Is retaining truck drivers all that important? It’s no secret there’s a shortage of drivers in the trucking industry, but how bad is it? “The truck-driver shortfall swelled to a record 296,311 in the second quarter of this year, according to FTR Transportation Intelligence. The change was swift: In the fourth quarter of 2015, less than a 10th that many driver jobs went unfilled.” — Fortune.

A driver shortage is already causing significant disruptions for carriers all over the nation. A couple of years ago we needed CDL drivers to transport trailers from our facility in Plainfield, IN to a location in Terre Haute about 60 miles away. They were nearly impossible to find. I can’t imagine what recruiting is like for full-time transportation and logistics businesses today. One of the answers to the shortage is retaining truck drivers.

What Can Be Done?

We’ve written about recruiting drivers, but what good is it to bring recruits when turnover is 100% and more. Wait, how can you lose more than 100%. When turnover isn’t only new recruits but existing drivers as well. “According to ATA’s Trucking Activity Report, the annualized turnover rate at large truckload carriers – fleets with more than $30 million in annual revenue – jumped six points to 94%. The increase set turnover at these carriers 20 percentage points higher than in the first quarter of 2017.” — ATA (American Trucking Association)  So, solving the truck driver shortage begins with retaining drivers.

Retaining Truck Drivers


Retaining truck drivers has much to do with how they’re paid. The Bureau of Labor Statistics, released a report in May of this year showing the median annual salary for tractor-trailer drivers at $42,480. When you consider that the average full-time pay in American is more than $45,000, that truck drivers work long days, and may stay on the road for weeks at a time; other jobs start looking pretty good. “Median weekly earnings of the nation’s 115.8 million full-time wage and salary workers were $876 in the second quarter of 2018 (not seasonally adjusted), the U.S. Bureau of Labor Statistics reported today.” —   US Gov News Release.  


The days when health benefits, paid vacation, and a 401K were enough to retain employees is long past, especially in logistics. Drivers expect these benefits, and more. A driver can get these benefits anywhere. So, if there’s something that doesn’t sit right with a driver regarding their carrier, then don’t expect basic benefits to keep them at the company. However, expanded benefits can make a difference. Health and wellness packages, gym memberships, medical staff, earned accrued paid time off above beyond two weeks of paid vacation will all help with retaining truck drivers as well other valuable employees.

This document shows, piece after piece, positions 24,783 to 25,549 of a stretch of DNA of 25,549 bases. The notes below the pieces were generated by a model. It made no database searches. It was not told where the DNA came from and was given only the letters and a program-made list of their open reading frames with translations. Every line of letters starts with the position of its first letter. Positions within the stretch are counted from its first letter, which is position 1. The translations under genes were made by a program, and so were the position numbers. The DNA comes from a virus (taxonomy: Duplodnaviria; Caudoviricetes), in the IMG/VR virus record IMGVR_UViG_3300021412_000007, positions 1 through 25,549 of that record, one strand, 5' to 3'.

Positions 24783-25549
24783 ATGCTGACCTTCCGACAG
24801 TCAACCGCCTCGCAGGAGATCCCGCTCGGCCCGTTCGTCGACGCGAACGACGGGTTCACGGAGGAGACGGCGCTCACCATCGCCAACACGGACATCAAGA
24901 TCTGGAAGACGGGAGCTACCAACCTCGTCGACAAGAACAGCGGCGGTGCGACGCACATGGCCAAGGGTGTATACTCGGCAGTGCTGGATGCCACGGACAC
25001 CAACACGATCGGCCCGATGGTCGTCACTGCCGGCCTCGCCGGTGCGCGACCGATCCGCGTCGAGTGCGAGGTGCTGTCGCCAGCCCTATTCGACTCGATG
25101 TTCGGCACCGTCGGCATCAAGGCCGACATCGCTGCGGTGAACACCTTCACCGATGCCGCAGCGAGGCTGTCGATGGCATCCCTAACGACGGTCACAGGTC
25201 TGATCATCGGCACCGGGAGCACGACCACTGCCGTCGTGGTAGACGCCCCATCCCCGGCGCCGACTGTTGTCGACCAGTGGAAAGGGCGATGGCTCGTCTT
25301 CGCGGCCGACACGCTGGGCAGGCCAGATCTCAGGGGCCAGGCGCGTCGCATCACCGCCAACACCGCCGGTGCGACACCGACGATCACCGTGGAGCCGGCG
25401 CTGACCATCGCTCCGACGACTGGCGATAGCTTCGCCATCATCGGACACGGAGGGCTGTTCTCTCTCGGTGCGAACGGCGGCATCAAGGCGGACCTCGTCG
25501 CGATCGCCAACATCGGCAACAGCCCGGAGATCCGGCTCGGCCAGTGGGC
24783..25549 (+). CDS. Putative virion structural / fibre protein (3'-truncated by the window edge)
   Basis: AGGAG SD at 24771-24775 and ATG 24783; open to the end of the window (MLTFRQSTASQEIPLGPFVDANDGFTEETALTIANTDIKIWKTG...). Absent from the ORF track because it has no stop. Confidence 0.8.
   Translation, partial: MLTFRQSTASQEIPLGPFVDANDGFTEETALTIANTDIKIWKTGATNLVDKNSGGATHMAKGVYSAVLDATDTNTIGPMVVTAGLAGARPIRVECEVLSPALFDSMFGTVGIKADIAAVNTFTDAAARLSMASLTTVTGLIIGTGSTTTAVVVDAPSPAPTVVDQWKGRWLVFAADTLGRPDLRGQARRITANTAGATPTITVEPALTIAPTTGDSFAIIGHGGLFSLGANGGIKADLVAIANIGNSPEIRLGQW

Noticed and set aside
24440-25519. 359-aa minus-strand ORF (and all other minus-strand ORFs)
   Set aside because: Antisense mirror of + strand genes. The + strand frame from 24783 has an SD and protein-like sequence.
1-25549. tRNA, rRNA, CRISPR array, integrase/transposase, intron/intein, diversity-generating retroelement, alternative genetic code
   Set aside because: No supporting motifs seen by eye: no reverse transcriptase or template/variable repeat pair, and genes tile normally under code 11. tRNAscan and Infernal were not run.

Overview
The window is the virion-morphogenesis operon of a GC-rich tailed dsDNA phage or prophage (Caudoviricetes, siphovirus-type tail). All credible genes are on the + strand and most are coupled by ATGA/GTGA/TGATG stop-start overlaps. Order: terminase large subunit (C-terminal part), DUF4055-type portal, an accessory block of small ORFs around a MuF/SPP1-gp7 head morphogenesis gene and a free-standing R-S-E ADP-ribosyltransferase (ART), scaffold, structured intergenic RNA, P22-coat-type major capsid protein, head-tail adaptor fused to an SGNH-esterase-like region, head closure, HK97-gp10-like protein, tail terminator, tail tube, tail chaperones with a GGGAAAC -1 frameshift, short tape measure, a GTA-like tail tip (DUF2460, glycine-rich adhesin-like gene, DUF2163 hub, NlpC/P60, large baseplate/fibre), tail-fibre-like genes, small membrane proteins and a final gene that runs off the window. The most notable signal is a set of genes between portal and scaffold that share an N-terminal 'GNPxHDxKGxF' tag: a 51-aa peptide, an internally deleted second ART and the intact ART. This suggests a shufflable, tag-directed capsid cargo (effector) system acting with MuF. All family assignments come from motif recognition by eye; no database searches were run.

There may be nothing more critical to retaining drivers than a carrier’s culture. If you don’t think so, try this. Ask a driver if he or she has ever left a company to take a lower paying position at another company. You’ll be surprised how many have. And then ask them why. You’ll hear, lack of engagement, nobody would listen to them, they felt looked down upon by management and dispatchers, lack of recognition, no teamwork, closed-door leadership, and inferior equipment.

These disgruntled drivers felt as if no one cared. So, if you want to retrain drivers – show you care. How do you accomplish this? It’s easier than you may think. Ask your drivers what they want, listen to them, give them a seat at the table and then follow through.

And One More Point

It’s in the best interest of everyone to support truck drivers because a driver shortage affects us all.

 “What would happen if the trucking industry suddenly disappeared from our lives?

  • Groceries, fuel, medical supplies, garbage removal, and clean water would all soon become scarce.
  • In a week or two, garbage and waste would become more than a nuisance and an eyesore. It would become a potential health hazard.
  • Grocers would run out of perishables in two or three days.
  • Banks would run short of cash, and ATM’s would be out of money in as little as a day.
  • Hospitals and pharmacies would begin running out of medications. For example, some would be out of oxygen in only a day or two.
  • Lack of chemicals and supplies to water treatment plants would disrupt our water supply.
  • Most gas stations would be out of fuel in less than a week, and some, in a day.” — What would happen if the trucking industry suddenly disappeared from our lives?” — Life in America Without Trucking.

The Driver Shortage has a Far-ranging Impact

The truck driver shortage affects everyone. Every business and every family. Most of our jobs connect to the trucking industry. So, the more trucking suffers from the driver shortage, the more it affects us all.

One of the keys to the driver shortage is retention. However, another is the public perception of truck drivers. Go ahead, picture a truck driver in your mind’s eye. Did you visualize a woman, a young person, or a recent military veteran? If not, why not? Could it be that the public’s perception of who a truck driver is, holds people back from considering the occupation? #SupportTrucking

Photo Credit: Unsplash Photos Photo by Guillermo Sánchez